208 pp. per issue
8 1/2 x 11, illustrated
2014 Impact factor:

Journal of Cognitive Neuroscience

November 1999, Vol. 11, No. 6, Pages 585-597
(doi: 10.1162/089892999563652)
© 1999 Massachusetts Institute of Technology
“What”—Then—“Where” in Visual Working Memory: An Event-Related fMRI Study
Article PDF (1.04 MB)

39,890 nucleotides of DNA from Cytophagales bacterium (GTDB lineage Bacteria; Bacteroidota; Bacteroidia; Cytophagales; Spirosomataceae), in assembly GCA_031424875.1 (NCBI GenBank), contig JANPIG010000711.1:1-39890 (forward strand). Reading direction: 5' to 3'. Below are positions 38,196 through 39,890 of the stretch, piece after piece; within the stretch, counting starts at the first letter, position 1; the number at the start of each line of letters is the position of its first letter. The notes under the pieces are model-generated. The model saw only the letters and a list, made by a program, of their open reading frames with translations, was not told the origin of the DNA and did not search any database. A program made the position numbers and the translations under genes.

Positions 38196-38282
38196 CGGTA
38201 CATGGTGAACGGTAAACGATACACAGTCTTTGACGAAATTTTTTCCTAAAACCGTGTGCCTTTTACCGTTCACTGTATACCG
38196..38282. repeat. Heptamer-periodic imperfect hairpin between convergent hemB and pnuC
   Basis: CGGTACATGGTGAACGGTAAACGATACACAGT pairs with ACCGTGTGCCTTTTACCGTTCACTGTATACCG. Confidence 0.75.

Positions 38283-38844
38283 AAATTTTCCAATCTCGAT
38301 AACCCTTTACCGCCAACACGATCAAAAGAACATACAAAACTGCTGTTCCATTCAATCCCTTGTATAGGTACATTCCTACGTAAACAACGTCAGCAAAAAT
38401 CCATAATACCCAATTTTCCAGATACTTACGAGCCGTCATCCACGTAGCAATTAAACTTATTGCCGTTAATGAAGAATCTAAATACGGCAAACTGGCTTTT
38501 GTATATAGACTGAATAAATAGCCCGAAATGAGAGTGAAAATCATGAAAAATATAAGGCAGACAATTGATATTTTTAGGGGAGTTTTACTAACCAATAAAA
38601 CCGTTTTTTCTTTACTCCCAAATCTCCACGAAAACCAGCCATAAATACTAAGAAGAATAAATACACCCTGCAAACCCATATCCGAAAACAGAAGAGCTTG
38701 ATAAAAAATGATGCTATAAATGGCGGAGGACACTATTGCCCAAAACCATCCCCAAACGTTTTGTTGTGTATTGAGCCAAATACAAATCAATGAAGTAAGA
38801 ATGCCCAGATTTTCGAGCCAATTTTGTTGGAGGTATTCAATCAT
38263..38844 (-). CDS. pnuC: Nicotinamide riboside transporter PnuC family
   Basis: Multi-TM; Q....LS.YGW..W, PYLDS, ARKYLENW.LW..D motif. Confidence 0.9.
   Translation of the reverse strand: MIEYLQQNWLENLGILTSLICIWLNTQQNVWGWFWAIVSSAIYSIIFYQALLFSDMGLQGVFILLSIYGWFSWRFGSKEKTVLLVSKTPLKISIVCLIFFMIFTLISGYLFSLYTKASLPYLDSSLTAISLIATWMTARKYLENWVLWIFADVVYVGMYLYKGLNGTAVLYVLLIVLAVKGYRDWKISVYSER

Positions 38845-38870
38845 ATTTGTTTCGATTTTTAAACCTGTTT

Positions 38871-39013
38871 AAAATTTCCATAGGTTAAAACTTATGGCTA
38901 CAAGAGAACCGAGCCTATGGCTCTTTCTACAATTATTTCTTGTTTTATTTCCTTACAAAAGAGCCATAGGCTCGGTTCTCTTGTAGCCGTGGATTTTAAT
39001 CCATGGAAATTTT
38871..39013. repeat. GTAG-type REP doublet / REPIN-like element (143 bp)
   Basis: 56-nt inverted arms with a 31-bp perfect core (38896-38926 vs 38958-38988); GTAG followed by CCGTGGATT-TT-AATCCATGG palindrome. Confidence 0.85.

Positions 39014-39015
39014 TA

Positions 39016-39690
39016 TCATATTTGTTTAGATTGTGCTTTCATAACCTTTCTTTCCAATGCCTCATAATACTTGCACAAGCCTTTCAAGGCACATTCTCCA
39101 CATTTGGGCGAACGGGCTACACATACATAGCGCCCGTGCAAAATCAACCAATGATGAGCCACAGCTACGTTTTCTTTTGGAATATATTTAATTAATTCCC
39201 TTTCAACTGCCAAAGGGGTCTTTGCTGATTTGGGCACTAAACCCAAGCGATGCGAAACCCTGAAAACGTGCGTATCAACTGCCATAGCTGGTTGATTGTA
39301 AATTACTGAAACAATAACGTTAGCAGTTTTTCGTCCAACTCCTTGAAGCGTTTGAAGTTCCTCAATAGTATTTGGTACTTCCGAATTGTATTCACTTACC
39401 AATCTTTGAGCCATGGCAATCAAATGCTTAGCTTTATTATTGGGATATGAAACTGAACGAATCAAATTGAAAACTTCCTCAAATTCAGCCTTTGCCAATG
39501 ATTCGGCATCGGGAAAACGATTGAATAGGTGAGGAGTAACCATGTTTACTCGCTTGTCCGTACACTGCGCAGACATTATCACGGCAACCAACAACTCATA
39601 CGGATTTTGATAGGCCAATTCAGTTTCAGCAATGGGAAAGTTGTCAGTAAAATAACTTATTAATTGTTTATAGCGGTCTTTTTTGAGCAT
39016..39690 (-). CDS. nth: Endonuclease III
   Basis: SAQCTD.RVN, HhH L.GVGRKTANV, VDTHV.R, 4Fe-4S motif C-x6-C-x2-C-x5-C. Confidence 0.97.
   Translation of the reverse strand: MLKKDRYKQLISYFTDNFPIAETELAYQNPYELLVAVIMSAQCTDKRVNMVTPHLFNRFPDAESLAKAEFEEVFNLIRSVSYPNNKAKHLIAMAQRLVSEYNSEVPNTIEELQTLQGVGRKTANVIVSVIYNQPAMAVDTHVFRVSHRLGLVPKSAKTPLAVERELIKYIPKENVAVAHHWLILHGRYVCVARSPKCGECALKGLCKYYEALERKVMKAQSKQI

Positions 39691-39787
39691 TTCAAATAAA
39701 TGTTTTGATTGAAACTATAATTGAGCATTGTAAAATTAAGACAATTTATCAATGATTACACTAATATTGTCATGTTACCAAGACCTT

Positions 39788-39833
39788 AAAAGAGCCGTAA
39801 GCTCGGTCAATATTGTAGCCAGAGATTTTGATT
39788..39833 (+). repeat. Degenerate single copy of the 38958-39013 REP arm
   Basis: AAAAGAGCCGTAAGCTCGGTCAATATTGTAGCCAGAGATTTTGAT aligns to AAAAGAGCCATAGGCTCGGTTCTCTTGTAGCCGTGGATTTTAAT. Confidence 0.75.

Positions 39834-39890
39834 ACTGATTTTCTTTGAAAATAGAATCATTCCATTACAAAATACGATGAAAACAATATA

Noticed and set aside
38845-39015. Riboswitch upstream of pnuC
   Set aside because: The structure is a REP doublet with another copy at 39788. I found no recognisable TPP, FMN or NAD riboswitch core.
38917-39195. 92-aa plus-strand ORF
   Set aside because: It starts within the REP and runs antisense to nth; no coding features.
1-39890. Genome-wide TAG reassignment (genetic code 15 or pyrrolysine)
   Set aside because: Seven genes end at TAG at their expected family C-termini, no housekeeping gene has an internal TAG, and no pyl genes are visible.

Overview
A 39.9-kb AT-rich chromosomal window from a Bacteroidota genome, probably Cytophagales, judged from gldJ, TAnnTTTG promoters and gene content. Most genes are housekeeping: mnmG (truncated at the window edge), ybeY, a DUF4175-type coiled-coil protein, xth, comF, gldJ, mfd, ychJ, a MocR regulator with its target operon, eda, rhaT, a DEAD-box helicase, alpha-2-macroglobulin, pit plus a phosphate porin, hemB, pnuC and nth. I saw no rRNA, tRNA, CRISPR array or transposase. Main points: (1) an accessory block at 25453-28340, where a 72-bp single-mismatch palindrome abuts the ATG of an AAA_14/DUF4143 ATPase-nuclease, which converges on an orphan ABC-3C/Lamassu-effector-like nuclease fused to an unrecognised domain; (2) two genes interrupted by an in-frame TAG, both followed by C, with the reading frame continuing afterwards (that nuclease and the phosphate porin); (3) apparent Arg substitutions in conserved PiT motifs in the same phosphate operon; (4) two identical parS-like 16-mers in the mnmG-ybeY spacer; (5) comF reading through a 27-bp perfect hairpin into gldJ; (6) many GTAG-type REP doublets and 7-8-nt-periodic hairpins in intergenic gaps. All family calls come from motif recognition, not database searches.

Behavioral studies indicate that spatial and object working memory are computed by dissociable subsystems. We investigated the neural bases of this dissociation with a whole-brain fMRI design and analysis technique that permitted direct assessment of delay-period activity, uncontaminated by other components of the trial. The task employed a “what”-then-“where” design, with an object and a spatial delay period incorporated in each trial; within-trial order of delay conditions was balanced across each scan. Our experiment failed to find evidence, at the single-subject level and at the group level, for anatomical segregation of spatial and object working memory function in the frontal cortex. Delay-period activity in the caudate nucleus revealed a sensitivity to position in the trial in the spatial, but not the object, condition. In posterior regions, spatial delay-period activity was associated with preferential recruitment of extrastriate areas falling within Brodmann's area 19 and, less reliably, the superior parietal lobule. Object-specific delay-period activity was found predominantly in ventral regions of the posterior cortex and demonstrated more topographic variability across subjects than did spatial working memory activity.